How Much Money Do You Need to Retire?

If you’re in your 50s or 60s, undoubtedly you’ve asked yourself this question at least once: “how much money do I need to retire?“. Maybe retirement is right around the corner, or maybe you’re looking years or decades out into the future. Either way, this question has crossed most peoples’ minds at some point in their life.

It’s not an easy question to answer. Is $500k enough? Do you need $1 million? $2 million? There’s no one-size-fits-all solution. There’s no magical number that grants everyone with the retirement of their dreams. How much money you need to retire is going to come down to your personal situation. 

That being said, here are 4 steps to help you figure out how much money you need to retire.

Retirement Calculator

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We realize this is a tough question to answer, but it makes a difference when trying to figure out how much you need to save for retirement.

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Enter the total balance of all your retirement accounts like 401(k)s, 403(b)s, TSPs, IRAs, Roth IRAs, etc.


Enter the amount you will receive from things like pensions, Social Security, part-time work, etc.

Do not include income from your investment portfolio, such as dividends, interest, capital gains, or IRA/401k distributions.

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Enter an estimate of what you think your basic living expenses will be in retirement.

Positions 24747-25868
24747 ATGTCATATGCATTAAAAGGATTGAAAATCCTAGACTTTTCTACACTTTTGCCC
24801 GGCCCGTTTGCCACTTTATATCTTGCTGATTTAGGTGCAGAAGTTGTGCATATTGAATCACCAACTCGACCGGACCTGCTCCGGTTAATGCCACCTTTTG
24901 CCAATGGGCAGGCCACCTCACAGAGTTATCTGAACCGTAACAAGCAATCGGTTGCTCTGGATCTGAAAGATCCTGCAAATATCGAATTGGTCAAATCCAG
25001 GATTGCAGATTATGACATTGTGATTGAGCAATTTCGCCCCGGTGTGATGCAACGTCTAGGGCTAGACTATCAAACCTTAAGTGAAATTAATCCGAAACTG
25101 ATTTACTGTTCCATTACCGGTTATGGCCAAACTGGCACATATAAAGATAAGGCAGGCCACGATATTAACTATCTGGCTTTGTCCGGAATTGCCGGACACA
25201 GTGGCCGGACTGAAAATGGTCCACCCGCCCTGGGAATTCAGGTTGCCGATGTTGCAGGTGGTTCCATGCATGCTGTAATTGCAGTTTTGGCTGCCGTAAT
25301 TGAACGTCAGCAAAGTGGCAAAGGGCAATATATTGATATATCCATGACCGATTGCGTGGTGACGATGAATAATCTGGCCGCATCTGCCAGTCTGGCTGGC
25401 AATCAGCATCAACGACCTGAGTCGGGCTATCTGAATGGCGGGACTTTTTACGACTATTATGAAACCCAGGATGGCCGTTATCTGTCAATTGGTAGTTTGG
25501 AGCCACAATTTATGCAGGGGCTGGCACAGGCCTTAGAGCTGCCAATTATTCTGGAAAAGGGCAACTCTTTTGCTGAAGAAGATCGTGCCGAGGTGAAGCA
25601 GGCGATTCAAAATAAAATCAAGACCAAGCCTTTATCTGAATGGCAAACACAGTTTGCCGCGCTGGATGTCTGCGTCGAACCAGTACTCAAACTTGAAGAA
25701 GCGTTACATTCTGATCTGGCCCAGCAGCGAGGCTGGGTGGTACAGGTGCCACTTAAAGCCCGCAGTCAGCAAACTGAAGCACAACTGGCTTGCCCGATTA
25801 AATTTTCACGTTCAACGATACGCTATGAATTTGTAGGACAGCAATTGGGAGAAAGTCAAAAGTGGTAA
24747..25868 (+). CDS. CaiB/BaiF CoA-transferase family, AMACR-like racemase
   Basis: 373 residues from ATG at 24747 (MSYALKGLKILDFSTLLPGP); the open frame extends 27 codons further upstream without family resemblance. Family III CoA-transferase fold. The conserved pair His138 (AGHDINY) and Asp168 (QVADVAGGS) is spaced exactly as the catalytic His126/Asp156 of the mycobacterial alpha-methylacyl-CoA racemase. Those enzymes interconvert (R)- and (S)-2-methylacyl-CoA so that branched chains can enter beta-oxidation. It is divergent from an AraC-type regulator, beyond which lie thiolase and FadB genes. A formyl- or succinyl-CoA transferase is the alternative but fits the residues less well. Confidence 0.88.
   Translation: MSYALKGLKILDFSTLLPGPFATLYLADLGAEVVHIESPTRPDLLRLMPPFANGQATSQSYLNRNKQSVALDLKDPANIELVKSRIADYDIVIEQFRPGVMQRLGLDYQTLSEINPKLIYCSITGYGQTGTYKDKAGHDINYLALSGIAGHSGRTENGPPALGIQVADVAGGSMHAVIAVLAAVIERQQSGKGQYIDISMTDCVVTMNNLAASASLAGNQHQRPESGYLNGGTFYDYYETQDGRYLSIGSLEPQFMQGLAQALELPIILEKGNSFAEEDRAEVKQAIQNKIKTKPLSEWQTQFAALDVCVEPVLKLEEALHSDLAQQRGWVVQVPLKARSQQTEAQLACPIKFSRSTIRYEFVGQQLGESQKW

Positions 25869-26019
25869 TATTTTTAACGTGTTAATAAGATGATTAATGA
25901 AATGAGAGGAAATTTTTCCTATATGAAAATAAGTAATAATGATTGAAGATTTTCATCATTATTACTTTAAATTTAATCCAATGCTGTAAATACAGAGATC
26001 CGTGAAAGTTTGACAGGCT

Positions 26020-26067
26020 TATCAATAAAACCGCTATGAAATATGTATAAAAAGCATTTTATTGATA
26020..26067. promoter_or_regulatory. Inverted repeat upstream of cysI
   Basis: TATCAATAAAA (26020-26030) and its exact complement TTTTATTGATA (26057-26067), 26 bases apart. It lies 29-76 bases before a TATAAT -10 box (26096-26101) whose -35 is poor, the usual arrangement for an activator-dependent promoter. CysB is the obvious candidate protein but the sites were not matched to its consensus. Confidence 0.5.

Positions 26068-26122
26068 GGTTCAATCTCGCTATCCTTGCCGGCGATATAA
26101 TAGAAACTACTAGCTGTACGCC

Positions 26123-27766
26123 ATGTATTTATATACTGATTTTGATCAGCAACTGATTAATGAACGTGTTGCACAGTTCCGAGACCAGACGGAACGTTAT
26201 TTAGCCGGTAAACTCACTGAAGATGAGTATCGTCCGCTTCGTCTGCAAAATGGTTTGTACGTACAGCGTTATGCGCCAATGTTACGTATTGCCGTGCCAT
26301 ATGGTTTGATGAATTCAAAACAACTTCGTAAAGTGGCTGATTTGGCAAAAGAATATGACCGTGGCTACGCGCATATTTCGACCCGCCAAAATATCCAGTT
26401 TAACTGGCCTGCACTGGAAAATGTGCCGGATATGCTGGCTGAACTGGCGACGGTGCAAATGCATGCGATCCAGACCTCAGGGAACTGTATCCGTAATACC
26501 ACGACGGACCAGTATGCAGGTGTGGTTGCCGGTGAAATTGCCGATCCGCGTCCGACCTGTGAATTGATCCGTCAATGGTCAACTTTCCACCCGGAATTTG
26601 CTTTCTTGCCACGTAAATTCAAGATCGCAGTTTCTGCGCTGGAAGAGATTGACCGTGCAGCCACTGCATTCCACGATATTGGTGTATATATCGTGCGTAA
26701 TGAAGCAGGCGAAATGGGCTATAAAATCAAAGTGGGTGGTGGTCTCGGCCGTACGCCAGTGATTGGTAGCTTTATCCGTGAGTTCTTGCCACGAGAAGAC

If you're not sure, that's ok - just put down what your basic expenses are today.


If so, enter how much you want to reserve each year for these purchases (example - if you want to spend $5,000 per year on travel and $3,000 per year on your hobbies, you'd enter $8,000 in the above box).

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This calculator tool and the results presented are provided to you as a courtesy for informational purposes on an “as is” and “as available” basis. Use of this tool and the results presented is at your own risk. We disclaim all warranties with respect to its use or the use of the results presented herein. We will not be liable for any damages of any kind with the use of this tool or the resents presented herein. The use of this tool does not create an advisory client relationship between us, and the results presented herein should not be construed as personalized investment advice or recommendations. You should not use the results presented herein without first consulting your financial, legal, and tax advisors. The results presented herein are based upon information and assumptions provided by you. Any information contained herein is dependent on the quality and accuracy of data furnished by you. Any changes in, or inaccuracy of, the information you have provided to us may materially affect the information presented. The results are also derived using various assumptions. Among other things, the results assume an annual return on investments equal to three percent. Additionally, the assumed Federal tax rate is thirty percent. These assumptions may turn out to be materially inaccurate for your situation, which would materially alter the accuracy of the results presented, and therefore you should be guided accordingly.